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Cape Gazette
Lewes, Delaware
Jim's Towing Service
August 1, 1997     Cape Gazette
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August 1, 1997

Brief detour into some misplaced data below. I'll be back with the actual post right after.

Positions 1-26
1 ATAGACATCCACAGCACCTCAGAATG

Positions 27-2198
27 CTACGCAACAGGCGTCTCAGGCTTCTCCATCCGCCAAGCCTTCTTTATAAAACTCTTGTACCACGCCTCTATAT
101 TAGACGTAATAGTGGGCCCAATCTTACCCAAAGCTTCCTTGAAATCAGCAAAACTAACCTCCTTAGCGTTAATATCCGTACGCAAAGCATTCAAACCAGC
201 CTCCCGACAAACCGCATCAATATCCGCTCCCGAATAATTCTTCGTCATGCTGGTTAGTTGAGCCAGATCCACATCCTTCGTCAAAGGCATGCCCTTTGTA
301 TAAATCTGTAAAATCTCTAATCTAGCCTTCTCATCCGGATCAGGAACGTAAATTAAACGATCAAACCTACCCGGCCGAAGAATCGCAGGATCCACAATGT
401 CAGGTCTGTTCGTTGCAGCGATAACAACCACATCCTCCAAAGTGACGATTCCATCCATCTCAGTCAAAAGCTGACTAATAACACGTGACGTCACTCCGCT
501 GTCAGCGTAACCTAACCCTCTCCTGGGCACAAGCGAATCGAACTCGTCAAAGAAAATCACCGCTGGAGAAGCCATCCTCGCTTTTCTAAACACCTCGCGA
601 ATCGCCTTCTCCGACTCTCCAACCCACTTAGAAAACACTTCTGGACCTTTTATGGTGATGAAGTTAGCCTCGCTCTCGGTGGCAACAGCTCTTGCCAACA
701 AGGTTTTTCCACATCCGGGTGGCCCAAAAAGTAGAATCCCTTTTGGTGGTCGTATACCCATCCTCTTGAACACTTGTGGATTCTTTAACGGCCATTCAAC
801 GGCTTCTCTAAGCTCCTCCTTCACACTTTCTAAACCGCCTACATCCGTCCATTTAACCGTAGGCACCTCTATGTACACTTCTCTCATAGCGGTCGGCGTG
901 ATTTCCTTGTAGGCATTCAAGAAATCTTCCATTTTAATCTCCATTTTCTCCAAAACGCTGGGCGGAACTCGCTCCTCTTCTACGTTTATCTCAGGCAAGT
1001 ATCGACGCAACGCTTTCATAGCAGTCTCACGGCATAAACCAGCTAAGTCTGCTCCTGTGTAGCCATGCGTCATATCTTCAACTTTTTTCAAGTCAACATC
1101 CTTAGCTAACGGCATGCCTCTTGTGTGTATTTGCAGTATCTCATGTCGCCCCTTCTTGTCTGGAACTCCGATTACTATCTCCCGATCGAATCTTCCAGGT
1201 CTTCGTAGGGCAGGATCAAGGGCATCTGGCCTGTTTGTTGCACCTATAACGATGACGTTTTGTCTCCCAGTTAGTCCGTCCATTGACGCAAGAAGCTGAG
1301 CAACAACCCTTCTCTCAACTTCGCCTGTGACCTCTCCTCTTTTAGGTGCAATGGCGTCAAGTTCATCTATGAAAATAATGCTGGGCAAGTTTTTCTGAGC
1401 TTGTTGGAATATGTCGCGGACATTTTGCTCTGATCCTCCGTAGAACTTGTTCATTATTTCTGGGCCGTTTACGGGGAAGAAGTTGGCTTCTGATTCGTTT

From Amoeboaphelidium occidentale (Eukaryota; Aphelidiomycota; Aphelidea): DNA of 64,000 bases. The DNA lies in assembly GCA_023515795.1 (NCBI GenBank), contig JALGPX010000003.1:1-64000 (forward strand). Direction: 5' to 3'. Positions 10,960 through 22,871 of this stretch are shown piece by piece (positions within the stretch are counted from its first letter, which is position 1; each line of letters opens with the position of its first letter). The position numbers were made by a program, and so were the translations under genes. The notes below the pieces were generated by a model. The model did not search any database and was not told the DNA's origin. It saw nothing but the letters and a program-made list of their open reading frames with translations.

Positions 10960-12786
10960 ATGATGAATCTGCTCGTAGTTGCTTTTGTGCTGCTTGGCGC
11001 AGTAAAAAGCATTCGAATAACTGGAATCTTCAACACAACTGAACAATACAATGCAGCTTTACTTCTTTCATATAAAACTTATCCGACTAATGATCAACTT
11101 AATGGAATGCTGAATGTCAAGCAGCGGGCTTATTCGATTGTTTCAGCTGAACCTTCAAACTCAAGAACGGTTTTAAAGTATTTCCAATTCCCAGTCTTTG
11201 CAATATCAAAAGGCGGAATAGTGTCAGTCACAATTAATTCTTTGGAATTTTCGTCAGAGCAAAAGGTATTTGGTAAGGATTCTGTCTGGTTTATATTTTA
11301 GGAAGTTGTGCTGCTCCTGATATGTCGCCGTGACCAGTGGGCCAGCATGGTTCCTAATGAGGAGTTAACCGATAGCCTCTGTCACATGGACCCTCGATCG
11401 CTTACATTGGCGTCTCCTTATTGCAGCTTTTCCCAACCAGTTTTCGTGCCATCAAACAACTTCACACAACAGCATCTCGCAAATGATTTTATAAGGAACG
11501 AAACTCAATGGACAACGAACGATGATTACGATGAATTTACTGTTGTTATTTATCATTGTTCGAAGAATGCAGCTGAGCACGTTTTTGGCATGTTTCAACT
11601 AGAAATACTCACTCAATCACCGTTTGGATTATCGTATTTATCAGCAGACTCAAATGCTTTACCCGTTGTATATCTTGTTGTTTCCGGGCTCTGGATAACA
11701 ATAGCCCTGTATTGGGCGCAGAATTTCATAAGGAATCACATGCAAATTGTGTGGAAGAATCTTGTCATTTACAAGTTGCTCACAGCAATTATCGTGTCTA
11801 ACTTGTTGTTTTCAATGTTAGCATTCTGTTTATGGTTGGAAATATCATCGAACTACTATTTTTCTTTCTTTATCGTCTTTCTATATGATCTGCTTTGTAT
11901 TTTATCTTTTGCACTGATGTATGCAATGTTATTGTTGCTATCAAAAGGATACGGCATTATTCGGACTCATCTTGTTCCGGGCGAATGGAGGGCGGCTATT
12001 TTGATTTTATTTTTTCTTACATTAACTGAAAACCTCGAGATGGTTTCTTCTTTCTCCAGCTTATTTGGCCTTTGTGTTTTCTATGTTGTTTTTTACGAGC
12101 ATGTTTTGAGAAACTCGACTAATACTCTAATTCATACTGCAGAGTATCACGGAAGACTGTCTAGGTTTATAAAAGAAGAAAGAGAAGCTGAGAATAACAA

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CAPE GAZETTE, Friday, August 1 - August 7, 1997 - 45 BUSINESS & REAL ESTATE New Cape Region businesses emphasize hunting, fishing By Michael Short New outdoor businesses in the Cape region are offering even more variety for the hunter, fisherman or archer. The Tackle Shack opened in Milton in March. Located on Union Street near the Milton Library, the shop special- izes in freshwater fishing. Owner Mike Dominguez said "we base our shop on service and any type of help that we can give." The Tackle Shack lies within a few feet of the Broadkill River and Dominguez, an avid and experienced freshwater fisherman, said the shop stocks a full line of equipment for the bass or other freshwater angler. But it also stocks salt- water tackle, live bait and hunting, fishing and even dog licenses. Dominguez said the shop has received a warm welcome. "It is going well," he said. "I stress quality equipment," he said. Among the well known brand names is tackle by St. Croix. Summer hours are Monday and Tuesday from 8 a.m. to 7 p,m., Wednesday and Thursday from 7 a.m. to 7 p.m., Friday and Saturday from 6 a.m. to 7 p.m. and Sunday from 6 a.m. to noon. The shop will be open all year, although hours will be reduced once school begins in the fall. Dominguez expects fall hours to be 10 a.m. to 6 p.m. every day, except for per- haps Sunday. Also new in the Milton area is Outdoor Con- nection. The shop specializes in archery equipment. Ran- dall Hitchens and L.T. Holland own the business. "We con- tinued it in my basement for about a year and then this year, we found a commercial location," said Holland. Hitchens is a former Delaware champion archer and the pair bring their expertise to the business. They provide archery lessons, bow repair, make their own arrow shafts, carry name brand bow equipment and generally provide everything for the archer or bow hunter. Outdoor Connection is located next to M and H Sand- wich Shop and is located near Waples Pond near the inter- section of Routes 5 and 1. Regular hours are Monday, Wednesday and Friday from 5 to 9 p.m., Saturday from 6 a.m. to 8 p.m. and Sunday from 10 a.m. to 4 p.m. They may be available at other hours as well. To check, call 684- 2885. In addition to archery, they also carry muzzleloaders, custom fishing tackle, freshwater and saltwater fishing tackle and do rod repair. In Lewes, Lewes Harbour Marina has opened a second shop on Anglers Road. Harbourside Bait and Tackle at Fisherman's Wharf is similar to the original Lewes Har- bour Marina. Both businesses carry tackle, bait, snacks, t- shirts and various gift items. But the emphasis here tends to be fishing tackle and bait with the owners having years of experience at knowing what's biting and where. This is the shop to find coolers, snuggies, magnets, orig- inal paintings by George Williams, jewelry, sunscreen, carved angelfish, snacks, ice cream, a pair of shark jaws or almost anything else for a day on the water. Co-owner Amanda Morris said she always tries to stock some original items in the store. The shop, owned by Amanda and Joe Morris, also carries Aftco Bluewater Wear. "The reaction has been positive. I have had so many people excited," she said. "All positive." Continued on page 46 Captain's Cottage Ltd. opens in Rehoboth's Mariner's Square By Jen Ellingsworth Distinctive home accessories and fine gifts are what you'll find when you visit the Captain's Cot- tage, Ltd., situated on the Avenue in Rehoboth Beach's new Mariner's Square. Locally owned and operated, the store features a bevy of curiosities for all occa- sions. The Captain's Cottage, Ltd. is the sister store of the Olde Salt Gift Shop, located in the Penny Lane Mall on the opposite side of the Avenue for 12 years. Owned by sisters Connie Holdridge and Linda Tamasi, along with their husbands, Jim Holdridge and Chuck Tamasi, the Captain's Cottage Ltd. made its debut on Memorial Day and has been receiving good reviews. "We're at a wonderful location," said Connie. "We've received really nice comments from a lot of people about our new store." The inventory has been careful- ly selected to offer both variety and quality, and to feature items for the whole family. The atten- tion to detail inside the store is obvious. While its counterpart Olde Salt specializes in collectibles, the newer shop has placed an empha- sis on home accessories and fine gift items. "We have gifts from small to expensive," said Linda. "It all depends on what you're looking for." The store is chock full of dis- tinctive home accessories, includ- ing exquisite hand-painted furni- ture and lamps, original oil paint- ings and prints, unique cascading wall fountains and decorative area rugs. Shoppers will also want to note the store's theme areas, including a safari corner with various hand- Continued on page 48 den EIIIngmorth photo Connie Holdridge (1) and Linda Tamasi are the owners of the Captain's Cottage, Ltd., locat- ed on Rehoboth Avenue in the Mariner's Square complex. Achieve f'mancial security one step at a time There is no single product or opportunity that will ensure your financial security. Achieving financial peace of mind, is, in fact, an extensive process that requires you to take a series of deliberate steps. By completing each step thoroughly and sequentially, you will be prepared to face the finan- cial challenges of today and tomorrow. Step 1: Risk Management. It is important to protect yourself and your family against the risk of los- ing your earning power due to death or disability. After all, it is your earning power that enables you to provide for basic necessi- ties and to save and invest to meet future needs. Examples of risk management protection .are wills and trusts and property/casualty, life, medical, disability and liability insurance. Step 2: Cash Reserves. Next, focus on building a "rainy day" reserve of money that is kept liq- uid and readily available to cover short-term emergencies or take advantage of investment opportu- nities. If a need or opportunity FINANCIAL FOCUS arises, you don't want to have to borrow money or risk loss by liq- uidating assets at inopportune times to acquire cash. Most financial experts recom- mend keeping a cash cushion equal to two to six months of after-tax income. Examples of vehicles appropri- ate for building a cash reserve are money market mutual funds*, short-term bank savings, T-bills, credit union accounts, and life insurance cash values.** Step 3: Investments***. Once you have adequate cash reserves, you then have the kind of stability needed to develop and grow in the third area - investments. The pri- mary purpose of investing is to meet long-range accumulation goals such as retirement, an edu- cation fund, or general wealth building. It is important to diversify your dollars through several invest- ments to reduce the volatility of risk associated with a single-asset group. Primary asset classes include cash, fixed income investments (such as bonds, bond mutual funds and annuities) equities (such as stocks and stock mutual funds) and tangible assets (such as real estate and limited partnerships). So, how can you build financial peace of mind into your future? Start with a strong foundation of risk management. Next, establish a cash reserve for financial emer- gencies and opportunities. And finally, be sure to diversify your investments to reduce the amount of risk they carry. Taking these steps one at a time will help you achieve financial security. This financial information is presented as a public service by Lutheran Brotherhood, represent- ed in the Delmarva area by Glenn Sholley. For more information, call 422-9639. * Investments in the Money Market Fund are neither guaran- teed nor insured by the U.S. gov- ernment and there is no assurance that the fund will maintain a stable net asset value of $1 per share. ** Intended for long-term accu- mulation. Loans and withdrawals will decrease death benefit; sur- renders may generate an income tax liability. ***Investment product transac- tions are conducted by Lutheran Brotherhood Securities Corp., 625 Fourth Avenue South, Minneapo- lis, MN 55415, 1-800-328-4552. Glenn Sholley represents the Lutheran Brotherhood financial advisors. Glenn Sholley